Trafficking in Persons Report 2008 - Lebanon
|Publisher||United States Department of State|
|Author||Office to Monitor and Combat Trafficking in Persons|
|Publication Date||4 June 2008|
|Cite as||United States Department of State, Trafficking in Persons Report 2008 - Lebanon, 4 June 2008, available at: http://www.refworld.org/docid/484f9a251e.html [accessed 3 March 2015]|
|Disclaimer||This is not a UNHCR publication. UNHCR is not responsible for, nor does it necessarily endorse, its content. Any views expressed are solely those of the author or publisher and do not necessarily reflect those of UNHCR, the United Nations or its Member States.|
LEBANON (Tier 2)
Lebanon is a destination for Asian and African women trafficked for the purpose of domestic servitude, and for Eastern European and Syrian women trafficked for the purpose of commercial sexual exploitation. Lebanese children are trafficked within the country for the purpose of commercial sexual exploitation and forced labor in the metal works, construction, and agriculture sectors. Women from Sri Lanka, the Philippines, and Ethiopia migrate to Lebanon legally, but often find themselves in conditions of forced labor, through unlawful withholding of passports, non-payment of wages, restrictions on movement, threats, and physical or sexual assault. During the armed conflict in July 2006, Sri Lankan domestic workers reported being restricted from leaving the country by their employers. Eastern European and Syrian women come to Lebanon on "artiste" visas, but some become victims of trafficking for commercial sexual exploitation when they are subjected to coercive acts such as such as unlawful withholding of passports, restrictions on movement, threats, and physical assault.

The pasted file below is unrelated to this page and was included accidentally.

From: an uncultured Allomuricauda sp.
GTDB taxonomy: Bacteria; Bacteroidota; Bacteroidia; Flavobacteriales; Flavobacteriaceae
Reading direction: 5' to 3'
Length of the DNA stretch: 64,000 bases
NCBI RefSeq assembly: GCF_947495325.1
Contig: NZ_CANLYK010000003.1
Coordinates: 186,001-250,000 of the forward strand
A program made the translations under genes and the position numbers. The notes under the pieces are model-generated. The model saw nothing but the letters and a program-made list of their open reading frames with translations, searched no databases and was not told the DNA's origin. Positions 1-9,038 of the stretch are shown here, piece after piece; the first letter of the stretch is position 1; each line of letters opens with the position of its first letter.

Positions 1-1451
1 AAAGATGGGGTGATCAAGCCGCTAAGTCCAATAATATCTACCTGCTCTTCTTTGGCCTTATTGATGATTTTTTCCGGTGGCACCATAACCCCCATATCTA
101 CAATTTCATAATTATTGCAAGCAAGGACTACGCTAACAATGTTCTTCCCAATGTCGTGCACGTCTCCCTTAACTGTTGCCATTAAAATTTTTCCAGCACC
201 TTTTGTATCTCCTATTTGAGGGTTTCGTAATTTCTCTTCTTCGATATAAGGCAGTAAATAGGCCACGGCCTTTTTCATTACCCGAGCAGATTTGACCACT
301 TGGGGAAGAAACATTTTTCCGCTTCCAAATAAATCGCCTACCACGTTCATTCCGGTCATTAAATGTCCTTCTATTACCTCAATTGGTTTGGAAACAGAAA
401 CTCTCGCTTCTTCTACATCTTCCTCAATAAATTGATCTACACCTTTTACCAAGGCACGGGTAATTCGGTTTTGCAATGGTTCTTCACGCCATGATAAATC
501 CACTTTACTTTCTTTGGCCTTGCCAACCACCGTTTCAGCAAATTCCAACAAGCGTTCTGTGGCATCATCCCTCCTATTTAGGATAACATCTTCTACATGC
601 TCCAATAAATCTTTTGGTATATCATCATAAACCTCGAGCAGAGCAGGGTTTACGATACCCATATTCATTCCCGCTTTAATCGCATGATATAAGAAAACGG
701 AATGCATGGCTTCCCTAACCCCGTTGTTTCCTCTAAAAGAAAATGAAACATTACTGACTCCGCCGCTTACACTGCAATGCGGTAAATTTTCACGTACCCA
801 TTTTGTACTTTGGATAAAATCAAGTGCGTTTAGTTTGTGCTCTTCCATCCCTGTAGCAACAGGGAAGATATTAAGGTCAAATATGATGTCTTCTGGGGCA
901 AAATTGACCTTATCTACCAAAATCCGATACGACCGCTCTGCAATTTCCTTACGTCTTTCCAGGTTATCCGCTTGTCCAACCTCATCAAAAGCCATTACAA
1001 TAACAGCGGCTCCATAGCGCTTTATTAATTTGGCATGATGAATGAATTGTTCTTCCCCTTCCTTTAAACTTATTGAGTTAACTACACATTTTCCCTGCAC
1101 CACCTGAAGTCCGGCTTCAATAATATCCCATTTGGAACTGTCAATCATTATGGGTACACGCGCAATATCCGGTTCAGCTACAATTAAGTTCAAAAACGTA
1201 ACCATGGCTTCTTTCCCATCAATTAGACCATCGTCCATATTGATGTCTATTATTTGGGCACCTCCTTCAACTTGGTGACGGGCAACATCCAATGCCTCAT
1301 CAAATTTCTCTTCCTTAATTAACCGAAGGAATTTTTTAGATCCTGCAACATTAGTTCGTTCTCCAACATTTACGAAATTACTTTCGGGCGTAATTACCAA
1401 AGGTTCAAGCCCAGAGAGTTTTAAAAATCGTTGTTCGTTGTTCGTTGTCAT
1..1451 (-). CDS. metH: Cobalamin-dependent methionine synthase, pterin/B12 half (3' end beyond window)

The Government of Lebanon does not fully comply with the minimum standards for the elimination of trafficking; however, it is making significant efforts to do so. Nevertheless, Lebanon is placed on Tier 2 for its failure to provide evidence of increasing efforts to combat trafficking over the previous year, particularly in the area of law enforcement against trafficking of domestic workers for forced labor and trafficking for commercial sexual exploitation. Although it reported 17 prosecutions last year, the government failed to convict or criminally punish anyone for trafficking offenses, despite ample evidence of conditions of forced labor. In addition, the government continued to lack victim protection services or a formal system to ensure that victims are not punished.
Recommendations for Lebanon: Significantly increase law enforcement activities against trafficking offenses, including arrests, prosecutions, convictions, and stringent jail punishments for abusive employers, recruitment agents, and others culpable for trafficking; develop and institute a formal procedure to identify victims of trafficking among vulnerable populations, such as women arrested for illegal migration or foreign women arrested for prostitution; and ensure that victims of trafficking are referred to protection services rather than detained for crimes committed as a result of being trafficked, such as immigration violations and prostitution.